Keep Your Cool in Hot Weather

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Main things affecting your body's ability to cool itself during extremely hot weather:

  • High humidity. When the humidity is high, sweat won't evaporate as quickly, which keeps your body from releasing heat as fast as it may need to.
  • Personal factors. Age, obesity, fever, dehydration, heart disease, mental illness, poor circulation, sunburn, and prescription drug and alcohol use can play a role in whether a person can cool off enough in very hot weather.

People at greatest risk for heat-related illness can take the following protective actions to prevent illness or death:

  • People who are at highest risk are the elderly, the very young, and people with chronic diseases or mental illness.
  • Even young and healthy people can get sick from the heat if they participate in strenuous physical activities during hot weather.
  • Air-conditioning is the number one protective factor against heat-related illness and death. If a home is not air-conditioned, people can reduce their risk for heat-related illness by spending time in public facilities that are air-conditioned.
  • Stay in an air-conditioned indoor location as much as possible.
  • Drink plenty of fluids even if you don't feel thirsty.
  • Schedule outdoor activities carefully.
    • Wear loose, lightweight, light-colored clothing and sunscreen.
    • Pace yourself.
  • Take cool showers or baths to cool down.
  • Check on a friend or neighbor and have someone do the same for you.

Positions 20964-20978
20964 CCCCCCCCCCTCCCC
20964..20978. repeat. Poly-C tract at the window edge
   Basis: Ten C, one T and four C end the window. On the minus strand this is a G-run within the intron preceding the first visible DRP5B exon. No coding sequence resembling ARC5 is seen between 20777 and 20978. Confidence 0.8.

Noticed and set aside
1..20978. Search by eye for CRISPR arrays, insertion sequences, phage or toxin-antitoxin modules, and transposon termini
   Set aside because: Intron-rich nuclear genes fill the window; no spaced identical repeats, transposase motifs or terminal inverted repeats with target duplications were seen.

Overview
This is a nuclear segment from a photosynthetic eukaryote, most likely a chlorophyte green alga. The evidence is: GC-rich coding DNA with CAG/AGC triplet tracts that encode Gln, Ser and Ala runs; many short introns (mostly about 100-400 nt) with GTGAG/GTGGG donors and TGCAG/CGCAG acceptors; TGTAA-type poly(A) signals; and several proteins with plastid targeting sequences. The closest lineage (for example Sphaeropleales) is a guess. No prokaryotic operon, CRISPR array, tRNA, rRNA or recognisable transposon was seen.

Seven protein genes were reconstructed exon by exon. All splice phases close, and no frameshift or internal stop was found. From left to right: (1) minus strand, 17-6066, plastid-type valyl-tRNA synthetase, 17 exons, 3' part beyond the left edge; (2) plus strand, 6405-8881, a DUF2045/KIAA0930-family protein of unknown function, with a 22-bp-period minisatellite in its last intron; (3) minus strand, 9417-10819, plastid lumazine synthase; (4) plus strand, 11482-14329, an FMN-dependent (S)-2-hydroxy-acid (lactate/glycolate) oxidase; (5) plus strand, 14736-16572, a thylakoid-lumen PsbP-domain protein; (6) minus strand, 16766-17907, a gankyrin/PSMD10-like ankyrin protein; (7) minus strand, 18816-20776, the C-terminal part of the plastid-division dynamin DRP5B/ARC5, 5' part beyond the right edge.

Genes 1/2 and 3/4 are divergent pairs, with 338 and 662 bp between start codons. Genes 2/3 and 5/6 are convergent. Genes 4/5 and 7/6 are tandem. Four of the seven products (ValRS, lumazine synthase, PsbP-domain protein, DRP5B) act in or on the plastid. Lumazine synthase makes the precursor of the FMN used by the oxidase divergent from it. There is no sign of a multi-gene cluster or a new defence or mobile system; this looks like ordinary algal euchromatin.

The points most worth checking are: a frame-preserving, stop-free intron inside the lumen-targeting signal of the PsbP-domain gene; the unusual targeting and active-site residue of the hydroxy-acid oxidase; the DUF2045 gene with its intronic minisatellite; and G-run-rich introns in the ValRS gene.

• Do not leave children or pets in cars.
  • Check the local news for health and safety updates.
Source: CDC

The Truth About Tanning

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Your natural skin color is great the way it is! Every time you tan, you increase your risk of melanoma.

Myth: I have to get a tan to look good.
Truth: You should know your skin will pay a price! Fine lines and wrinkles, cataracts, sagging skin, and brown spots.

Myth: Only old people get cancer.
Truth: Young women are getting skin cancer more often. The risk is real! Melanoma—the deadliest kind—is the third most common cancer in people from 15 to 39. You can get melanoma in your eyes.

Myth: Having a good base tan will protect my skin from the sun.
Truth: A tan is a sign of damaged skin.

Myth: Tanning beds are a good way to get vitamin D.
Truth: Tanning beds are risky, and most people get enough vitamin D from food and sunlight during daily activities.

You can get more than a tan from a tanning bed! If the tanning bed isn't clean, you could pick up a serious skin infection with symptoms like genital warts, skin rashes, skin warts, and flaky discolored patches on your skin.

Source: CDC

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